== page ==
- The institution’s current sexual harassment policies and procedures, including approaches to formal reporting;
- Strategies to improve the communication and transparency of those policies procedures, including increased visibility via the website and other resources;
- Opportunities to expand and improve effectiveness of training and education efforts; and
- The institution’s culture and climate with a specific focus on accountability, respect, awareness, safety and prevention.
The 35-member task force broadly represents UMass Lowell, including students, faculty, staff, unions, colleges and academic disciplines, underrepresented populations, as well as academic, human resources and student affairs experts in preventing and responding to sexual harassment.
January 2020 Update from the Task Force
Sexual harassment and assault occur at every college and university in the United States, as well as in the culture at large. UMass Lowell is no exception. The university has made progress in addressing sexual harassment, sexual violence and gender-based discrimination over the past decade by dedicating more resources to the Equal Opportunity and Outreach office (EOO) and the office of Student Conduct. However, we still have work to do in creating a welcoming, safe and inclusive environment for everyone.
To that end, Chancellor Jacquie Moloney convened the Task Force on Sexual Harassment on April 16, 2019, to review the university’s Title IX policies and procedures, educational efforts, climate and culture, and our communication on these issues. The chancellor’s decision came in response to concerns within the campus community. Anticipation of changes to the U.S. Department of Education’s Title IX regulations and a state law requiring sexual harassment education added urgency to this effort.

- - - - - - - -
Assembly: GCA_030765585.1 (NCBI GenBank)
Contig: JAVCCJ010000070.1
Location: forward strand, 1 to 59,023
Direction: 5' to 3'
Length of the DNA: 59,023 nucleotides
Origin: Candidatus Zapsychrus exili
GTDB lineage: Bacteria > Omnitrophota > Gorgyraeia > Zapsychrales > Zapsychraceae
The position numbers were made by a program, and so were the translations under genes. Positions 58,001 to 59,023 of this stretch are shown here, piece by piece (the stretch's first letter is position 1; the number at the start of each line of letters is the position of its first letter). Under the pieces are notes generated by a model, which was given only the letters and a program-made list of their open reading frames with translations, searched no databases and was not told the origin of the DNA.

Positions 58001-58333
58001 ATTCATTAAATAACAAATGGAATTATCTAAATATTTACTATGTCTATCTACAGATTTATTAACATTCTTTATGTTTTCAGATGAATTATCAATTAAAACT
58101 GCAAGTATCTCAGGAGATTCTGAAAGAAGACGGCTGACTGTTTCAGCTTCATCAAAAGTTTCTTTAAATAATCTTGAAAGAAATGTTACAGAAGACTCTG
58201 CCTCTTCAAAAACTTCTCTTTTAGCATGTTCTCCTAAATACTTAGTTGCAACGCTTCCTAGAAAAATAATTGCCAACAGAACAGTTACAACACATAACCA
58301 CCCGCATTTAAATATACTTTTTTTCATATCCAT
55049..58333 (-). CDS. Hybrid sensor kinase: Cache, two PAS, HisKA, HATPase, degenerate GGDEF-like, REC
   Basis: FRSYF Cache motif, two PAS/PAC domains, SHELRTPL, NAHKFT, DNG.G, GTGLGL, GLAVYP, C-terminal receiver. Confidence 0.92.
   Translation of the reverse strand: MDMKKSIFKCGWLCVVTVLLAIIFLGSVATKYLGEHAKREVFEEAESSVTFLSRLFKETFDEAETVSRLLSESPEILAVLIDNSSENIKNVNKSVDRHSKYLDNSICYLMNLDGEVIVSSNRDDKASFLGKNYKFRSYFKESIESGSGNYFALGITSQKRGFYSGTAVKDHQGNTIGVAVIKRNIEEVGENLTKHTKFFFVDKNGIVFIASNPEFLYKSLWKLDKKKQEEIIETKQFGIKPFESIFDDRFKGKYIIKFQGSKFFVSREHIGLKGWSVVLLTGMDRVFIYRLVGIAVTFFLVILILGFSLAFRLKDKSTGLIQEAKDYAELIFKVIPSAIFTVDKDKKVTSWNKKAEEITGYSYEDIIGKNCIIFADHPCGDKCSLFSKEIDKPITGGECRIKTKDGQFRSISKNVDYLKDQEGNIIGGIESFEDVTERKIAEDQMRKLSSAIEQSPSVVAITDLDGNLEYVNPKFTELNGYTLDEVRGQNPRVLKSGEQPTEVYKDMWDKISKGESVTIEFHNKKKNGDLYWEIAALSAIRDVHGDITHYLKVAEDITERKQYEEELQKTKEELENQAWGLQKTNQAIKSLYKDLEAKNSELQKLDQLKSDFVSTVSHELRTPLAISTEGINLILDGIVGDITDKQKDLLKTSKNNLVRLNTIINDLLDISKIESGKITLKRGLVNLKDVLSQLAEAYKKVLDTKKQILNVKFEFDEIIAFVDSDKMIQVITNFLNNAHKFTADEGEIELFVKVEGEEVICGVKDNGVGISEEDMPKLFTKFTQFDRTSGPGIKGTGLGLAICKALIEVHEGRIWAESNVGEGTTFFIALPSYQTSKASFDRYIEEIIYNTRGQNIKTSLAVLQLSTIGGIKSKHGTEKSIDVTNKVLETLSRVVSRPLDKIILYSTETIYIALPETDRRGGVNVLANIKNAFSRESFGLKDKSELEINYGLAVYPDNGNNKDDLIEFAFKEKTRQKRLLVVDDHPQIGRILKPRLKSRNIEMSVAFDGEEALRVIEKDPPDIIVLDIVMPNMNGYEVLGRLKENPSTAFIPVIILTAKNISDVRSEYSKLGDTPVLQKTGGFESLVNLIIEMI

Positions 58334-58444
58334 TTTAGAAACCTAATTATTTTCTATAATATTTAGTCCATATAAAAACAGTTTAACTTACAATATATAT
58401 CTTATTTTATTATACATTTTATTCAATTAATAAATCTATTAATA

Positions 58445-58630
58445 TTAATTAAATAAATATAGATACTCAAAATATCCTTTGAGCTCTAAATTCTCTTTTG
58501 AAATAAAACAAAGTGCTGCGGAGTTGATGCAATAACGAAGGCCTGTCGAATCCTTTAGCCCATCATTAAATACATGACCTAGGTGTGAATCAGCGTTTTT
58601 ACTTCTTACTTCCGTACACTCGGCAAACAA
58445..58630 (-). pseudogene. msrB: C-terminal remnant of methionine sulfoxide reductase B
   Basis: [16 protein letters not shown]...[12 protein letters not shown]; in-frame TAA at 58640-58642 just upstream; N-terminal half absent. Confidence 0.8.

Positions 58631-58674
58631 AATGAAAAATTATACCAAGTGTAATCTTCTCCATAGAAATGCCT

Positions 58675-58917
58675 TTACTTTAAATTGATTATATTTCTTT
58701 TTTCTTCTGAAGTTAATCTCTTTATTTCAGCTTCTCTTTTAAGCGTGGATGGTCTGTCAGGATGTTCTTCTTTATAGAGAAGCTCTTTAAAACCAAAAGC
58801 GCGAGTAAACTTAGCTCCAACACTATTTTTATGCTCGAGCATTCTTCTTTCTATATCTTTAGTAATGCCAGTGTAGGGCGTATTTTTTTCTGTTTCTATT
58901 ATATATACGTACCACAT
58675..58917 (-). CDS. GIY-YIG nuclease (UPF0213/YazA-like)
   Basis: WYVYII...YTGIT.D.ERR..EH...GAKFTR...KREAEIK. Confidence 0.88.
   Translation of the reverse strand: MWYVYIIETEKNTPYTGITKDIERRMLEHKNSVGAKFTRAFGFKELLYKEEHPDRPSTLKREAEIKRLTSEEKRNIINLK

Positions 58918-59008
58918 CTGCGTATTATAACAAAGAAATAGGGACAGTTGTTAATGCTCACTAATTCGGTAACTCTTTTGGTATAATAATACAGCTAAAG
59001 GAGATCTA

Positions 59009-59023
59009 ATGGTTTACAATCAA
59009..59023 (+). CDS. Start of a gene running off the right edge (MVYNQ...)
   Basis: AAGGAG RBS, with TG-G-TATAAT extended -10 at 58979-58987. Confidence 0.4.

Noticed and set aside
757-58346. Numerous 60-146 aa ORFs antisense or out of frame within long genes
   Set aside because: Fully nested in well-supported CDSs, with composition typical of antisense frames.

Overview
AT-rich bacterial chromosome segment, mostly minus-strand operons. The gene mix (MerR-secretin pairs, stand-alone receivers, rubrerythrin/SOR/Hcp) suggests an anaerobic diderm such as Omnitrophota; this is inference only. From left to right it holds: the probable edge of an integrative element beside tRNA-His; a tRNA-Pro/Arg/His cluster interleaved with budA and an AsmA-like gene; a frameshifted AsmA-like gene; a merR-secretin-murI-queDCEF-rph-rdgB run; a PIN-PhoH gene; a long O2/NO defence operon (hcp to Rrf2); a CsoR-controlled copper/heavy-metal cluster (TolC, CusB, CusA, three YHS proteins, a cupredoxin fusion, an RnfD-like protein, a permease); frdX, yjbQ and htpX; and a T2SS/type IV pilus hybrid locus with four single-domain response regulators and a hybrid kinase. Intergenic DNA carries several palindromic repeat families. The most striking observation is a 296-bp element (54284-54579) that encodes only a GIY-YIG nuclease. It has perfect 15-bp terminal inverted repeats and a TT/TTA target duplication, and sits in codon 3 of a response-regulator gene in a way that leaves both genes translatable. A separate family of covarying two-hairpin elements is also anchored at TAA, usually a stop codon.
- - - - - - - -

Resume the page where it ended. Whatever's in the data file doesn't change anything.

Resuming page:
We finalized our recommendations at the last full task force meeting on Dec. 11, 2019. We view them as a first step, knowing that implementation will require participation from the employee unions, the UMass President’s office and the UMass general counsel. We also strongly recommend that leadership solicit ongoing input from the wider university community, in part through a permanent advisory council (see the first recommendation by the full task force).
We all agree that implementation of these recommendations should be a priority for the university. We are also aware that this will require a significant investment of additional resources. As the chancellor and executive cabinet move forward with a cost analysis and funding decisions, we ask that they consider the cost of failing to commit the resources necessary to effect serious change. We also ask that, as they evaluate internal and external resources that can be dedicated to this work, they consider the existing workload of faculty and staff.
We are accepting feedback via an online form through February.
Download documents below to see the full recommendations and scope of the committees' work. Following are in PDF format:
- FY21 Recommended Actions by the SHTF Steering Committee
- Title IX New Regulations - Initial Review
- Recommendations from the Task Force on Sexual Harassment
- Appendix A Proposal Format
- Appendix B Listening Sessions
- Appendix C Risk Factors
- Appendix C Student Risk Factors
- Appendix D Process Summary
- Collective Bargaining Agreement Language
- Full Task Force Recommendation
- Climate/Culture Subcommittee Recommendations
- Communications Subcommittee Recommendations
- Education/Training Subcommittee Recommendations
- Polices/Procedures Subcommittee Recommendations